The value of care in human services is client help. To determine the value for money of healthcare and social services requires measuring that help, but the cost of comparative evaluation and cost-benefit studies is beyond the reach of most non-profit agencies.
How successful their services are in enabling clients to regain self sufficiency, repair relationships, or re-establish self care, is largely unknown. While agencies do generate results, how much client effect, and value for money, they generate remains uncertain.
The value of care is central to current discussions about social finance. Governments are trying to establish new public instruments, like social impact bonds, to pay for results, enabling service agencies to attract impact investments to develop their service innovations. The challenges of these investments are substantial. Contingent payments put investors at risk. Promises, rather than proof of results, leave returns uncertain. Comparative impact evaluation methods require years of data collection, extending investor exposure. In the end, the lack of valuation of client care leaves governments uncertain of savings and investors uncertain of return, relative to risk.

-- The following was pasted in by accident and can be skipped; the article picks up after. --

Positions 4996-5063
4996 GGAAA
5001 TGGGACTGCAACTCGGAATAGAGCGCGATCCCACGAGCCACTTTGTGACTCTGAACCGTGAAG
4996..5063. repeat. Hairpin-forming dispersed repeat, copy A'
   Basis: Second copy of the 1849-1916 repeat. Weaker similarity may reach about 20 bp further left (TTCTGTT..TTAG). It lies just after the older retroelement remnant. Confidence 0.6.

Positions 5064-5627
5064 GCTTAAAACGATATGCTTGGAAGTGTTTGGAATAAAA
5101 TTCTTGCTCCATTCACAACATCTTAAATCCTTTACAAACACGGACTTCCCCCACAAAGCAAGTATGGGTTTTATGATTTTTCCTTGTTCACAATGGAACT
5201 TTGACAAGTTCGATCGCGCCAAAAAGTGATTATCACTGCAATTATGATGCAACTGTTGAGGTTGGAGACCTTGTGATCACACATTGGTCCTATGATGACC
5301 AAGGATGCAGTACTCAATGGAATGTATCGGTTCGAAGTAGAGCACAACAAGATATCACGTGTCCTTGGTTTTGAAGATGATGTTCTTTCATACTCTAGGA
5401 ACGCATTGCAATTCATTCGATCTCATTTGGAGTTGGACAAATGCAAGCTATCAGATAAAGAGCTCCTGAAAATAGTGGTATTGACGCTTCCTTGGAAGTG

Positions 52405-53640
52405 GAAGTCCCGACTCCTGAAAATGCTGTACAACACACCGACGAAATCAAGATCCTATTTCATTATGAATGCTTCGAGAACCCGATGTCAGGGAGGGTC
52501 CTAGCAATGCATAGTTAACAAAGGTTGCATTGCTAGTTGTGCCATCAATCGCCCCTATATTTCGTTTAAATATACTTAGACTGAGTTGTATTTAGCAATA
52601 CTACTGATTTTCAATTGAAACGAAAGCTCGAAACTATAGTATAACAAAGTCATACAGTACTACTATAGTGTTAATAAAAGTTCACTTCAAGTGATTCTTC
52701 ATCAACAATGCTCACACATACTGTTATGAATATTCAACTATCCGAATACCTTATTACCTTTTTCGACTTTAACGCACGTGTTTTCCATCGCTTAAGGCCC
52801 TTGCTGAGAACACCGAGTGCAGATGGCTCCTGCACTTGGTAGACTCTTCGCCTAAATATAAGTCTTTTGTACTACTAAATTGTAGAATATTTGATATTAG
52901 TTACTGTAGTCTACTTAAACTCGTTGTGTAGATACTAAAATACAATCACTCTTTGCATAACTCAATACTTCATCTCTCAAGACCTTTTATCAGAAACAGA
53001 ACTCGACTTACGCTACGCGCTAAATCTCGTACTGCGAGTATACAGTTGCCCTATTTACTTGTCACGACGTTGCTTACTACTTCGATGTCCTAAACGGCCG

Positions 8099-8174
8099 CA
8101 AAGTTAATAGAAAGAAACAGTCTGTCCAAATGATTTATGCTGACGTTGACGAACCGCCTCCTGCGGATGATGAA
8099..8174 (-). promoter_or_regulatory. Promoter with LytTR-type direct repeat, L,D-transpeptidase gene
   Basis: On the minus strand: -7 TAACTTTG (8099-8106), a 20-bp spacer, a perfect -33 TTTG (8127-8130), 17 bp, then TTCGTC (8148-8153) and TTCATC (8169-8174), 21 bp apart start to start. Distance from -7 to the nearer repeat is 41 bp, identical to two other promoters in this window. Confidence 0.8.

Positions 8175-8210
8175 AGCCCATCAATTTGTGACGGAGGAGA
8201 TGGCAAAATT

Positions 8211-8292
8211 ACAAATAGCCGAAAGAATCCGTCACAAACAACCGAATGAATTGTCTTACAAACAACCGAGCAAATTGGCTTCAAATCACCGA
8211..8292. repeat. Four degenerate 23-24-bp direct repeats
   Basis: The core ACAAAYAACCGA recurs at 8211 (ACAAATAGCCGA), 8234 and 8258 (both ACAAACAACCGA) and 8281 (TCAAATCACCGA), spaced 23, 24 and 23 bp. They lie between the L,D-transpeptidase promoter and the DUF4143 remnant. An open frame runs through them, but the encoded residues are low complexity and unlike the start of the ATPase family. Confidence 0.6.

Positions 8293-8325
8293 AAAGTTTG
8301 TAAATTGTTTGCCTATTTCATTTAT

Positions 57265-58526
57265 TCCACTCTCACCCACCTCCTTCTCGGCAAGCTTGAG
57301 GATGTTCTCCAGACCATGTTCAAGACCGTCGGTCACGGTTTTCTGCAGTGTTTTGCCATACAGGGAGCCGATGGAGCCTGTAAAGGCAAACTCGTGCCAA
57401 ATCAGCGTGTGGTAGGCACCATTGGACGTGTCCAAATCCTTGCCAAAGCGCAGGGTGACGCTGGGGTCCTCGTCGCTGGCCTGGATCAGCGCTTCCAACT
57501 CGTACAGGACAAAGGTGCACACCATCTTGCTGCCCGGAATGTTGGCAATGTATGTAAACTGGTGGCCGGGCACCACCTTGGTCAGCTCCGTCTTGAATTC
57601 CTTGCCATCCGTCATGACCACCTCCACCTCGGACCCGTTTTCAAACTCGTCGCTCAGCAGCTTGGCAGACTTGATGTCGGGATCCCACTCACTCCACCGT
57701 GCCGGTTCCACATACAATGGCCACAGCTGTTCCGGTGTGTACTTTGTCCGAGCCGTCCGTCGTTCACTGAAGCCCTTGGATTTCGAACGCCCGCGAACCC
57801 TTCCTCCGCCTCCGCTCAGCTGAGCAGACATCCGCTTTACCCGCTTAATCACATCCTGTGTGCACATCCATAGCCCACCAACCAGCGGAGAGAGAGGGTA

While studies of results with client and comparative populations do not yield the value of care generated by services, alternatively, continuing measures of changes in service effect and efficiency, from period to period, allay that uncertainty. Agencies that are able to increase the effort, effect and impact of their services with clients, from period to period, add measurable benefit for their clients, and value of care.